“We are aiming to target and would welcome housewives to join in this scheme.” – Tan Sri Azlan Zainol, then CEO of the EPF, asianmoneyguide.com
To sign up, fill in the Form KWSP 16G (1M) and submit it through mail or over the counter. Members can put in the money online, over the counter or appointed bank agent counter, or by mail. As for how often and how much, it can be made at any time, within the person’s own means, but subject to a minimum of RM50. Under SP1M, the Government also contributes 15% on the amount, maximum RM250 a year.
But of course we all know there are other places housewives can park money, insurance and whatnot. Socso is another one, aiming to cover 1.2 million housewives. Socso which works like an insurance organisation for all employees in Malaysia, is responsible to provide fund and benefits to all registrants in case of emergencies, injuries, or death.
“After taking office in my ministry, the first thing that I have always felt that should be done is that Socso must cover every Malaysian citizen. So the first sector that will be looked into are housewives.” – M. Kulasegaran, Human Resource Minister, The Sun Daily
But at the end of the day, is 2% really enough?
Although some husbands are a bit too tight-fist to accept the idea, a lawyer who specialises in labour laws, VK Raj, spoke to FMT, telling them that 2% is too small to reflect the value of a housewife’s work.
“Because she cooks, you don’t need a chef; because she drives, you don’t need a chauffeur; because she looks after your kids, you don’t need a nanny. Can we then say 2% is enough?” – VK Raj, FMT
He even suggested that employers can add to the contribution, by giving another 2% of their married male employees’ salaries, whose spouses are housewives. He said employers should recognise that such workers would be free from worrying about their duties at home and would therefore be better at their work. (Legit, household work is one of the ways a homemaker (be they men or women) contributes to the economy.)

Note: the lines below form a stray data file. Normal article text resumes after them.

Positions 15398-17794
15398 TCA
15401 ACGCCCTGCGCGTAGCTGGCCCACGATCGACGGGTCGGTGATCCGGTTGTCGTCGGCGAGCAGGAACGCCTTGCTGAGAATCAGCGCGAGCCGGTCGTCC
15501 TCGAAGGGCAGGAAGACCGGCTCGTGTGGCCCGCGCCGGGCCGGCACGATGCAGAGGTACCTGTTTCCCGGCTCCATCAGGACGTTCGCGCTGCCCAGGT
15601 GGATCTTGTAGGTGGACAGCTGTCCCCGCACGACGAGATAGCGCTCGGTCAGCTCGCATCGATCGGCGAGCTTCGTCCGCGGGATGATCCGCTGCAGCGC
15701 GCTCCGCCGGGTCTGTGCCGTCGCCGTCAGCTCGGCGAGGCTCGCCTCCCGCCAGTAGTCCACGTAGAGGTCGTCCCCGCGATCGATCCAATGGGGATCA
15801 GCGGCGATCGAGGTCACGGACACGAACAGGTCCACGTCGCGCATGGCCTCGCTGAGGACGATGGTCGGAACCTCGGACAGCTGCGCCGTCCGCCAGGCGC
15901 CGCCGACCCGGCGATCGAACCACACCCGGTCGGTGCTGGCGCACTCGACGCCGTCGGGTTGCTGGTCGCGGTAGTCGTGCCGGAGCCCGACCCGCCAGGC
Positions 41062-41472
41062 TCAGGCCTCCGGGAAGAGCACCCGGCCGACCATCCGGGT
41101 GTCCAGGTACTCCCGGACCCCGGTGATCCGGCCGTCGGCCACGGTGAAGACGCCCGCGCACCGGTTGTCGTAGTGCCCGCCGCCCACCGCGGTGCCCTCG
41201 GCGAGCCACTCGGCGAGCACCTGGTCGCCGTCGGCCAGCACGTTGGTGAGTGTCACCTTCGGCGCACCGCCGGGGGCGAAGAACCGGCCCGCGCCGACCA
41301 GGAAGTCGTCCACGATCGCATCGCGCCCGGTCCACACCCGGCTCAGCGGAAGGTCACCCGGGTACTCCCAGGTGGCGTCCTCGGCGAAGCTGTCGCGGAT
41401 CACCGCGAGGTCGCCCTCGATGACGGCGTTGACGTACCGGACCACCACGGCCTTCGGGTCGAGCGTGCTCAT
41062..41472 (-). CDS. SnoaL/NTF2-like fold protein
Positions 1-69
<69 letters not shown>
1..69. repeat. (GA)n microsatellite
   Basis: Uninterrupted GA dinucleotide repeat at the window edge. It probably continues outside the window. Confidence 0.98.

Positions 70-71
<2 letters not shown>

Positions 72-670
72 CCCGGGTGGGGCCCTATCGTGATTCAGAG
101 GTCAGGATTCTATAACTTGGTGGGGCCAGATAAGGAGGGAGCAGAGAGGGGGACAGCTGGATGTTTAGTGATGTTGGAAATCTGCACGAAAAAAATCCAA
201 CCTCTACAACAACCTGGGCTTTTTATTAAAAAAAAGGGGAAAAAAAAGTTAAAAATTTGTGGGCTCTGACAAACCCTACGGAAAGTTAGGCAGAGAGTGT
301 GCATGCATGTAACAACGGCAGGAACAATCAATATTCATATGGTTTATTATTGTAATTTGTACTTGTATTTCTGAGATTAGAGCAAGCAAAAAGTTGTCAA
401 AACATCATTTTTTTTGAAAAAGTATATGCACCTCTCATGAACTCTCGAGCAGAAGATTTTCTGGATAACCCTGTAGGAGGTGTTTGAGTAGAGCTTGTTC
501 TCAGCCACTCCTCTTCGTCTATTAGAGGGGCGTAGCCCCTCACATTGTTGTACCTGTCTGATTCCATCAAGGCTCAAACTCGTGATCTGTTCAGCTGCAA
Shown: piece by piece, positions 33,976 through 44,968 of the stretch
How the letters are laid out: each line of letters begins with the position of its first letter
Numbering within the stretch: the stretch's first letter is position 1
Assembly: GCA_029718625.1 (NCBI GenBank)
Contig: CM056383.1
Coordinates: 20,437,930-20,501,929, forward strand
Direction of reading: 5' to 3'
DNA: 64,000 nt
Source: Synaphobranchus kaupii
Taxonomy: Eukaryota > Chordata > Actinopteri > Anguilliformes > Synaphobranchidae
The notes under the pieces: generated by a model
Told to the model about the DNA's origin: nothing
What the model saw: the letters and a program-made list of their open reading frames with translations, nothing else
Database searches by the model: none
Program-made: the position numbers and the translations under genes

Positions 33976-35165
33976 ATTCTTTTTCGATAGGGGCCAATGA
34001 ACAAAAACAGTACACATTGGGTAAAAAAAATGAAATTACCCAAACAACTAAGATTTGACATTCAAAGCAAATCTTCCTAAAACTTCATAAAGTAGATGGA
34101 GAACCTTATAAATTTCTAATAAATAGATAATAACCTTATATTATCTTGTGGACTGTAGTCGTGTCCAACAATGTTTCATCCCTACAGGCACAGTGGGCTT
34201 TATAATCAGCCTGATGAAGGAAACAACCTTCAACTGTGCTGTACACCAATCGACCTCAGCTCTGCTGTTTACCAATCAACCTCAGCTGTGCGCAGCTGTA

Savings are important for ALL Malaysians at the end of the day, whether housewives, farmers, or employees. Period.
LOL, you know where we’re going with this. We know we sound like your naggy parents telling you to start adulting, but the sad reality is that most Malaysians can’t afford to retire because they don’t have enough savings. The EPF Board revealed that only 18% of members have reached the targeted minimum savings of RM228,000 by age of 55.
“More than two-thirds (68%) of EPF members aged 54 had less than RM50,000 in EPF savings! With the household poverty line income at RM930 monthly, RM50,000 in savings will only last 4.5 years. The bottom fifth of EPF members have average savings of only RM6,909!” – Jomo Kwame Sundaram, Council of Elders member, Says.com
Don’t believe us, read these heart-wrenching stories of 4 Malaysians who are scraping by because of a lack of savings. Most people would love to imagine being able to retire rich instead of broke and poor… Actually, it is possible! It starts by treating savings as a MUST, not an afterthought. It’s simply wise to have an umbrella for rainy days.